When you say non-clinical people, where were they mostly from? What were the typical backgrounds?

I think a lot of them come from the financial sector.

So their priority was balancing the books, if anything being in surplus?


What were the effects of this in terms of patient care? Was there an effect in the type of treatment that was given to people?

Yes. For example, in my service we were told to discourage people from going to A&E, certainly if they have small children. Hospital avoidance teams were set up. Now sometimes, if you can do enough health education and stop people being ill, stopping them going to hospital is a good idea, but we were always told to send people to their GP, not to the hospital, because it would cost more if they went to the hospital. There was an awful lot of pressure on staff being told how much each A&E attendance would cost. I felt - lots of us felt - that that could be quite dangerous, and that our concern was to educate people about the most appropriate kind of care at any one time.

But Labour increased the funding over their time in office?

Labour increased the funding. Actually, Labour did quite a lot of good things. Waiting lists went down under Labour, there was a lot of investment in new hospitals.

But many new hospitals were Private Finance Initiatives (PFIs), which means that they couldn’t borrow money at the public sector borrowing rate, I believe, and therefore, in the end, would cost the taxpayer much more. The introduction of the internal market under Labour, as I said, was costing about £20 billion a year, which, I would suggest, is not a good use of public money if you’ve got a limited resource.

The other thing is bringing in unqualified people. The sort of job that I do, I’ve got a lot of clinical knowledge but it’s a kind of soft job. So when they wanted to make 40% of us redundant, the management said, “actually anybody with life-skills can do your job.” And you can see why they would say that. That’s fine if everything’s alright, but if there’s a problem, it’s recognising where the risks are.

Could you give an example from your work of the skills that are necessary?

Okay. There was a client who lives locally who had become quite psychotic after she had had a baby. She was turning up at the GP’s surgery, shouting. The midwife didn’t recognise that she was becoming very depressed. She was in a sort of post-natal psychosis. She was turning up at the GP’s surgery, shouting and swearing at the receptionist who had her thrown out. We had a healthcare support worker in the clinic, who said, “oh, there’s that stroppy woman.” I went to talk to her and she fled out of the clinic, but I realised that she had a psychosis, so I was able to go and talk to the GP and say the next time this woman comes in, hang on to her, we need to do a psychiatric referral. And she went home and smashed in her in-laws house. The GP managed to get round to see her and she was sectioned and she went to the hospital up the road. It’s understanding what you see. And that’s because I’ve done my training and I’ve seen it.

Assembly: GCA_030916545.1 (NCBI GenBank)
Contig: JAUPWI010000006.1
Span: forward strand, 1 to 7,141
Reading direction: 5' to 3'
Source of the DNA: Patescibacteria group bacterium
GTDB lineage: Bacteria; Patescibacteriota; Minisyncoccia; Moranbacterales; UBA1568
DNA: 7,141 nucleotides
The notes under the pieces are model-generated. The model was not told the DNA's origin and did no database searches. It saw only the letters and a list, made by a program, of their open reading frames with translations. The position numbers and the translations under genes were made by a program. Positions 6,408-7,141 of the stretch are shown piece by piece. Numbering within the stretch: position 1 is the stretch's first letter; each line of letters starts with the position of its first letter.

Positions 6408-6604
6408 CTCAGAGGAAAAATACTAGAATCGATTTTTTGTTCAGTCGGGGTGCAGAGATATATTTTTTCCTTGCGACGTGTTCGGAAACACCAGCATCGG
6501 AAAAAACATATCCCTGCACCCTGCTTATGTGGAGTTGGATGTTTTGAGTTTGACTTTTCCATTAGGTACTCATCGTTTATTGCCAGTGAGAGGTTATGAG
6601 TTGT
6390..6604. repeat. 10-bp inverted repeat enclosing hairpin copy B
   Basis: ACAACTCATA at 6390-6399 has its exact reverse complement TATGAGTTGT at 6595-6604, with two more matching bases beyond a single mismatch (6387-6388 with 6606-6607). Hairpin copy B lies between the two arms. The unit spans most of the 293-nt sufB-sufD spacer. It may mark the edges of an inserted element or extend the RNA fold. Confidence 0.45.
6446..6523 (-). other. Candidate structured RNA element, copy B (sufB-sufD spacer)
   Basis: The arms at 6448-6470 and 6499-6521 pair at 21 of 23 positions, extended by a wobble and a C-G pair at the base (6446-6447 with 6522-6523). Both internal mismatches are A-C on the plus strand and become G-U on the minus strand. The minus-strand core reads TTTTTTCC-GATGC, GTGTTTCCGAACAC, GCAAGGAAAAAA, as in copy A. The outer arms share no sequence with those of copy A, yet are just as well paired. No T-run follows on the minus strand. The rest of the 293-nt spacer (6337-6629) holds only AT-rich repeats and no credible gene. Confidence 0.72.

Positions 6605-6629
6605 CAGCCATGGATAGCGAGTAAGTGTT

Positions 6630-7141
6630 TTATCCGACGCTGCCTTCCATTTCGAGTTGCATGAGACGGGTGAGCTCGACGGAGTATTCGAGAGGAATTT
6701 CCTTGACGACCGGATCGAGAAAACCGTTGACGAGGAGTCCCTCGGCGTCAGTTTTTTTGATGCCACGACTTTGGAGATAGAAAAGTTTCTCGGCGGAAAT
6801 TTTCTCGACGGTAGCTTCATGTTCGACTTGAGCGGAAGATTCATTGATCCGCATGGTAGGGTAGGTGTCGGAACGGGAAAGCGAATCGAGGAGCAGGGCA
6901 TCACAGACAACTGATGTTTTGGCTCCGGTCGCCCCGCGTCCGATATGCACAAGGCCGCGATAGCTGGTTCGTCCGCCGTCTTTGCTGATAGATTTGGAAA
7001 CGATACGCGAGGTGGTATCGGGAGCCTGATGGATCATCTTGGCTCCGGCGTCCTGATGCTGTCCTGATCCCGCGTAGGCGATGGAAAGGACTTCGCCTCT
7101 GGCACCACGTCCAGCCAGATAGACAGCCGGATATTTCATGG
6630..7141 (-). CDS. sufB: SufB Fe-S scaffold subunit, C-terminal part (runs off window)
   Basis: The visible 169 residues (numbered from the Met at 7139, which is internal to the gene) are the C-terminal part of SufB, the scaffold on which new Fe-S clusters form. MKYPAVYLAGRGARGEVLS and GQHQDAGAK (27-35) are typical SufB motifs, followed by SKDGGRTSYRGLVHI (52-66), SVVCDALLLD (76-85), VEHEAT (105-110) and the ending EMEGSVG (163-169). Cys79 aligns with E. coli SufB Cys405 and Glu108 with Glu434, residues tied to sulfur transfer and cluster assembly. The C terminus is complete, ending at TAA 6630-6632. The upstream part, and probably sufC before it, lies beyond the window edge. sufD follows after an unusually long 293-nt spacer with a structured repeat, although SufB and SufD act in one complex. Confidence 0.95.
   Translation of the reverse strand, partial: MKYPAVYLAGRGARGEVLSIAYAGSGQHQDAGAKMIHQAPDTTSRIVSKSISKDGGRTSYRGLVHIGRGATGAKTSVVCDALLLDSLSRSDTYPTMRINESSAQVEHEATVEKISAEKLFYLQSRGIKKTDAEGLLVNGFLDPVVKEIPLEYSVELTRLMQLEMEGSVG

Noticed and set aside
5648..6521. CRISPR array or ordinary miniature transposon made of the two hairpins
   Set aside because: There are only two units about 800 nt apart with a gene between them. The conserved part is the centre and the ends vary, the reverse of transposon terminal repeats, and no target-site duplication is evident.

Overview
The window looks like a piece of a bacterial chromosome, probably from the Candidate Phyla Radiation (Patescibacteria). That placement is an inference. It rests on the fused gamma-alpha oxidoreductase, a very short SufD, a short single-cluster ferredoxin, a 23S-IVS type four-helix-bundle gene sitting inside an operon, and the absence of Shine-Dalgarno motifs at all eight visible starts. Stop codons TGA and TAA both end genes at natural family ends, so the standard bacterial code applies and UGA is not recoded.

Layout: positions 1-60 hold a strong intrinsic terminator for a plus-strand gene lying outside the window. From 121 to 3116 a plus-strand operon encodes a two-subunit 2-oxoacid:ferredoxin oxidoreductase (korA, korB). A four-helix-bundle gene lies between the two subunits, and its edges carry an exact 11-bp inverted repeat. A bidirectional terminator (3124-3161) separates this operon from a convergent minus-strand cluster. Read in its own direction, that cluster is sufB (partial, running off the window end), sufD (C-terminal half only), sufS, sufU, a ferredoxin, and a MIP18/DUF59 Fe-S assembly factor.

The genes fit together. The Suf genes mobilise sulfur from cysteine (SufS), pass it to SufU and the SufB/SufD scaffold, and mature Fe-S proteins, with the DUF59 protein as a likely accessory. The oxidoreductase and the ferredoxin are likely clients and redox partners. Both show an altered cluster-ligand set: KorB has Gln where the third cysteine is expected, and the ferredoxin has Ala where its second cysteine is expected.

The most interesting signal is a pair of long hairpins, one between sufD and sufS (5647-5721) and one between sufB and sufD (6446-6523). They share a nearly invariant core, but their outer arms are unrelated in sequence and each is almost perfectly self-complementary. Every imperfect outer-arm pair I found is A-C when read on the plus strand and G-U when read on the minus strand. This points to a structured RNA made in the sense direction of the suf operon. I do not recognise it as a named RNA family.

Where there are targets, and where people are pushed harder to meet targets and criticised if they don’t meet [them], then that is a huge discouragement from making very thorough and detailed assessments and actually perceiving problems. So there is, I would say, an incentive to gloss over problems. There is an incentive not to see, for example, post-natal depression; not to see those problems because if you see it, you have to treat it, and to treat it is often long, complicated. Then you have to justify why you have spent three days doing a referral for a particular family when you could have seen six families. That’s the kind of problem that health visitors are facing with their managers.

For example, where I work the commissioning was done by someone who doesn’t understand health visiting and she commissioned our service for each practitioner to do about 55 visits a week - 55 contacts a week. Now that was a complete mistake. However, because that is what the contract says, the commissioners are pushing our service to provide that number of contacts. The provider organisation has been put into performance measures for not complying with those targets and our managers are being criticised as their staff aren’t meeting those targets.